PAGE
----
If this is happening then your underlying problem is that your site server is set up wrong.  Talk to somebody in charge of the servers and ask about making all requests for “” redirect (301 type) to “”  If they tell you they don’t know how to do it, question their right to hold their current position.  They’ve already got one foot over the line by letting this happen in the first place.

Meanwhile, here is a more constructive workaround if you use software.  You have to make a change in a config file.  If you re-analyze data, the old data will be corrected.  If you don’t re-analyze old data, your new data will be okay, but any page reports referring to old data will show those problem domain names.  It’s best to re-analyze.  Re-analysis is one of the perks of having the software version of WebTrends.

Here’s the trick.  Add the following line to the [profile] section of the profile’s .wlp file:

       overridemultihome = 1

This line forces WebTrends to ignore the “host domain” field of logs.  WebTrends will instead display, as the domain in pages reports, whatever you entered as the Web Site URL field in the Home tab of the profile’s setup.

You have to be a little careful.  This is all or nothing.  All domain names in the logs will be overridden.  If your logs have other important domains in them, think about other solutions such as editing the logs before analyzing them.

However, domain name filters (applied at the profile level) will still work!  The multi-home domain filter takes effect before the domain name suppression happens.

What?  You don’t know about .wlp files?   See the .wlp file topic.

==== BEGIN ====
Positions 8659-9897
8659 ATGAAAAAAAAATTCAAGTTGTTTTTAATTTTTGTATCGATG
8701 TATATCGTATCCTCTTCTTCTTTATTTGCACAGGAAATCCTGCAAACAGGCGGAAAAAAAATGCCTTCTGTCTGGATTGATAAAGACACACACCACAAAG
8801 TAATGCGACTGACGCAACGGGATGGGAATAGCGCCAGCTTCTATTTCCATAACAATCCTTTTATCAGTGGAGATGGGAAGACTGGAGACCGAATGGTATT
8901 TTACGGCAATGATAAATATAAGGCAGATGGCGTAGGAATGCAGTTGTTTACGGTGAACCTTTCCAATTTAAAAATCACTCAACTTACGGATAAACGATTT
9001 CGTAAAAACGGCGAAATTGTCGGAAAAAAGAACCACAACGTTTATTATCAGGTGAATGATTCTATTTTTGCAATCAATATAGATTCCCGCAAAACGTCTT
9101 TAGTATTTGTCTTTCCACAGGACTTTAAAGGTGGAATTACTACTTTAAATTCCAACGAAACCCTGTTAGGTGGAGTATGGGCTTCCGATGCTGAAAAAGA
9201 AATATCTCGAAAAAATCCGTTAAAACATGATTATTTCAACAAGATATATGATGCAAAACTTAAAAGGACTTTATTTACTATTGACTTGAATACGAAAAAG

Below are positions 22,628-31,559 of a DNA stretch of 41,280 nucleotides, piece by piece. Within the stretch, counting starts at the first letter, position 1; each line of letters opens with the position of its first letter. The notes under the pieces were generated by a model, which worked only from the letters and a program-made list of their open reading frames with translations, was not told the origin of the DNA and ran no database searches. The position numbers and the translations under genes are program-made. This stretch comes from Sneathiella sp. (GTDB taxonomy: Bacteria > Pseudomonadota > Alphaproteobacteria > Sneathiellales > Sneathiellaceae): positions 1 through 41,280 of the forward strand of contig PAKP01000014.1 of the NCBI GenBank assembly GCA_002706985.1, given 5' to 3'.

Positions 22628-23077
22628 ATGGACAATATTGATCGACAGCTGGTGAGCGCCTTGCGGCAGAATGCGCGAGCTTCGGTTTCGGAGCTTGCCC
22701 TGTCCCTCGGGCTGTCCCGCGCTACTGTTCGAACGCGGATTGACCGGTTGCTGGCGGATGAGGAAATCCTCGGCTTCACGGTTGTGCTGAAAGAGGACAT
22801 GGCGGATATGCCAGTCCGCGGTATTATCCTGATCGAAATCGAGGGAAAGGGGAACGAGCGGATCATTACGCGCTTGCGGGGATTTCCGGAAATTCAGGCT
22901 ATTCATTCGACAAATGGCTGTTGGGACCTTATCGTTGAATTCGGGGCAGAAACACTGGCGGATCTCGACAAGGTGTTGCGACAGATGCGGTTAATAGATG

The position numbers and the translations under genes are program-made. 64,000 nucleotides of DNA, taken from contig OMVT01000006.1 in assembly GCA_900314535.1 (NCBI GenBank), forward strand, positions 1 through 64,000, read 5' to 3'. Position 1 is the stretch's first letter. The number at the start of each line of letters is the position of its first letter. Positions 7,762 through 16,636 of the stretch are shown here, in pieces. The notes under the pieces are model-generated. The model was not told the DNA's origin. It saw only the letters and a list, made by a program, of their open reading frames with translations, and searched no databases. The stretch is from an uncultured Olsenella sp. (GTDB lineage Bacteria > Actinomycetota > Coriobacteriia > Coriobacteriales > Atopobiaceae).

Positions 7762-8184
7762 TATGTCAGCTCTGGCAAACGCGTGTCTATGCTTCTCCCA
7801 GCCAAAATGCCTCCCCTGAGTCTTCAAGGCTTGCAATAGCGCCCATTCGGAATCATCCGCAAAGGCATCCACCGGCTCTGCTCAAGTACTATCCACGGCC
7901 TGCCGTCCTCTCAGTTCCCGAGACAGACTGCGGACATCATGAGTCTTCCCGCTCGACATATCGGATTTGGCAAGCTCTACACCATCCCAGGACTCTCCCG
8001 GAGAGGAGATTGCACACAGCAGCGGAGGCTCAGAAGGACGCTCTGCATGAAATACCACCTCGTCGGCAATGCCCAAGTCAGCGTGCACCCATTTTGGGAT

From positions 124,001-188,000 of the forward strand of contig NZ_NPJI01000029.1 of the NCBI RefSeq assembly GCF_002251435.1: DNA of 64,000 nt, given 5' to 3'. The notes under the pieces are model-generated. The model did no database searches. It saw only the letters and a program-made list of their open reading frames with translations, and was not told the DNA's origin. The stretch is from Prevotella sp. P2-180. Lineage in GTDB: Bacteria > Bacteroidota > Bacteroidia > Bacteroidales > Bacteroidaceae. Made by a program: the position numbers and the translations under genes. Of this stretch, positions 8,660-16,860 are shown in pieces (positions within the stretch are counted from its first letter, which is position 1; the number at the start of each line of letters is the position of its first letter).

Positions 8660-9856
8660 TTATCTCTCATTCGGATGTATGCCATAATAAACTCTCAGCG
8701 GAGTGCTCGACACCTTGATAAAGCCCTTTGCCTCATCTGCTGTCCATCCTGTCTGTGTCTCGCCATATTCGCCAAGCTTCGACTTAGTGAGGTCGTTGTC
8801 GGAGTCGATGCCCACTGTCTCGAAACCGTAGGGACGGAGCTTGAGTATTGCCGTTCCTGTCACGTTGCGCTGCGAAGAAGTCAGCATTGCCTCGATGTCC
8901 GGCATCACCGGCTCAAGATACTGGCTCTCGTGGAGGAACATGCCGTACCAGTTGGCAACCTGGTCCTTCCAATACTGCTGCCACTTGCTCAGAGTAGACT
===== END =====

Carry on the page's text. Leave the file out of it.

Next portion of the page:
About The Webtrends Outsider


The WebTrends Outsider is a cabal … a conspiracy … a conclave … well, actually more like a motley crew of WebTrends customer-users who like to use, understand, and explain WebTrends Analytics.   Our center is the Enlighten agency in Ann Arbor, Michigan, USA.

The whole idea of The Outsider came out of a Webtrends Customer Advisory Board meeting a few years ago, in which Webtrends management got us excited, once again, about the all-around niftiness of this tool.  That doesn’t mean we think Webtrends in its current form is perfect and “best” is always a matter of context.  But the fact remains that it’s a pretty great tool, we know it well, and we’d like others to be able to use it as well as possible.  We think many people are under-using it.

We’ve gotten our understanding (such as it is) from WebTrends tech support and documentation and sometimes from the Dark Side (mainly involving sinister laboratory experiments and vivisection of config files).

The Outsider’s topics are practical and we stay away from the tarbaby called “industry commentary.”  For that and other pseudo-philosophical aspects of analytics you will have to sleuth out our personal blogs or maybe just pay attention to entirely other people out there.

We do Webtrends consulting, of course.  We really like repairing and auditing existing Webtrends setups, with the goal of getting our clients to feel that they are getting valuable, accurate, truly useful information out of their Webtrends analytics.  We also like doing one-on-one Webtrends training … in person, over the phone, whatever.

Let us know what you think.  Follow us on Twitter @The_WT_Outsider if you want to get notified about new posts.